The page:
Mini kidneys reveal secrets of tuberous sclerosis complex

By The Science Advisory Board staff writers

July 7, 2022 -- Researchers from Ottawa, Ontario have discovered which cells cause tumors in patients with tuberous sclerosis complex (TSC) by creating genetically engineered kidney organoids, or “mini kidneys” grown from human tissue.

Kidney disease is the leading cause of death in TSC patients but there were no models to study how the disease affects the organ so Dr. Bill Stanford, senior scientist at the Ottawa Hospital and professor at the University of Ottawa, led a team in creating one (Cell Reports, July 5, 2022, Vol. 40:1).

TSC is caused by mutations in the TSC1 or TSC2 gene and arise spontaneously during development or early life rather than being inherited, which makes TSC difficult to study. Researchers often use animals to study human diseases, but in this case no animal model fully captured TSC's effect on the kidneys. To remedy this, Stanford and colleagues grew 3D kidney tissue in the lab from human stem cells that were genetically engineered to have a TSC1 or TSC2 mutation.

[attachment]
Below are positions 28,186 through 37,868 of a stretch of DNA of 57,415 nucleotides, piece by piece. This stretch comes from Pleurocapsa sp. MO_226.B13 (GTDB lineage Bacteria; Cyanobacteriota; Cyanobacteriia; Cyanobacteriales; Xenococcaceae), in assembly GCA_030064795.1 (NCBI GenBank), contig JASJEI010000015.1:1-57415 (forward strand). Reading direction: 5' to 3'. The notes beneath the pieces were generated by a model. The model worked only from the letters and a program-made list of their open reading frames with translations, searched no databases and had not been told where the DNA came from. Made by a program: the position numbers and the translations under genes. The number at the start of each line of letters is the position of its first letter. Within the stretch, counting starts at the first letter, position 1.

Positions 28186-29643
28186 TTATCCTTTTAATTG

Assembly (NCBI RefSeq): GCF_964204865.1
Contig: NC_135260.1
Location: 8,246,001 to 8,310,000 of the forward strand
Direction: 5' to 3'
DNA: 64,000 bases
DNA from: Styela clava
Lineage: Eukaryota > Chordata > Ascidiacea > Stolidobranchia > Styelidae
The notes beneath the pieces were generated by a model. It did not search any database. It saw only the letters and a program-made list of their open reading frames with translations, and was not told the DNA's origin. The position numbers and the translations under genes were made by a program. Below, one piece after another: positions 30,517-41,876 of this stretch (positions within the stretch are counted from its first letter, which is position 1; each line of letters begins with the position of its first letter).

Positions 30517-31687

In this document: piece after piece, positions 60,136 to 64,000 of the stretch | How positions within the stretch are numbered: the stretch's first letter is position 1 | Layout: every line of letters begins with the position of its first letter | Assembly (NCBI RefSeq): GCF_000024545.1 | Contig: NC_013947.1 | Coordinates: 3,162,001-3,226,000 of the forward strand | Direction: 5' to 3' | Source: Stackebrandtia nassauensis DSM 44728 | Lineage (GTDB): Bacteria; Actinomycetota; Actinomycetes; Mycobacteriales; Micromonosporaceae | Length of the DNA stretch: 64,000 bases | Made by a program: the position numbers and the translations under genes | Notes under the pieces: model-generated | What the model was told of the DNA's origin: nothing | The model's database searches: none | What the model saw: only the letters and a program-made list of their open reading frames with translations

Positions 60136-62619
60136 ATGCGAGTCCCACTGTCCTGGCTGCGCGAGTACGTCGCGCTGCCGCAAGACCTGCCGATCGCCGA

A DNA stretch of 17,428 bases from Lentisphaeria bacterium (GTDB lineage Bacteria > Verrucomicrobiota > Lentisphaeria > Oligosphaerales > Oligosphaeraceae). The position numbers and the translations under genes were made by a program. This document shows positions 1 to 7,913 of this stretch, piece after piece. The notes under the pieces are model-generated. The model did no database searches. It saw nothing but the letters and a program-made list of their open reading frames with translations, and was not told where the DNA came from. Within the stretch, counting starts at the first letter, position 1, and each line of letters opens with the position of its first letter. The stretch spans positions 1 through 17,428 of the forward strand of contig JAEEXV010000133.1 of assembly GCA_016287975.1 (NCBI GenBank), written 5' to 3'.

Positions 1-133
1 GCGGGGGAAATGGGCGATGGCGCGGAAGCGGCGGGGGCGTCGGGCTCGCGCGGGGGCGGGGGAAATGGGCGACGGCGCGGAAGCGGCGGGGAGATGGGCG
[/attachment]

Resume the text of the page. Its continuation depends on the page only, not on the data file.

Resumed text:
The miniature, simplified versions of kidneys had a genetic profile similar to TSC tumors. The researchers then took single cells from the kidney organoids and injected them into the kidneys of mice, where they grew into human TSC tumors. The research showed that Schwann Cell Precursors are where TSC tumors start in the kidney and this single mutation affects the development of many different kinds of cells, which explains the variation in kidney tumors even within the same person.

The results mean new therapies can be developed to target TSC, the researchers said.

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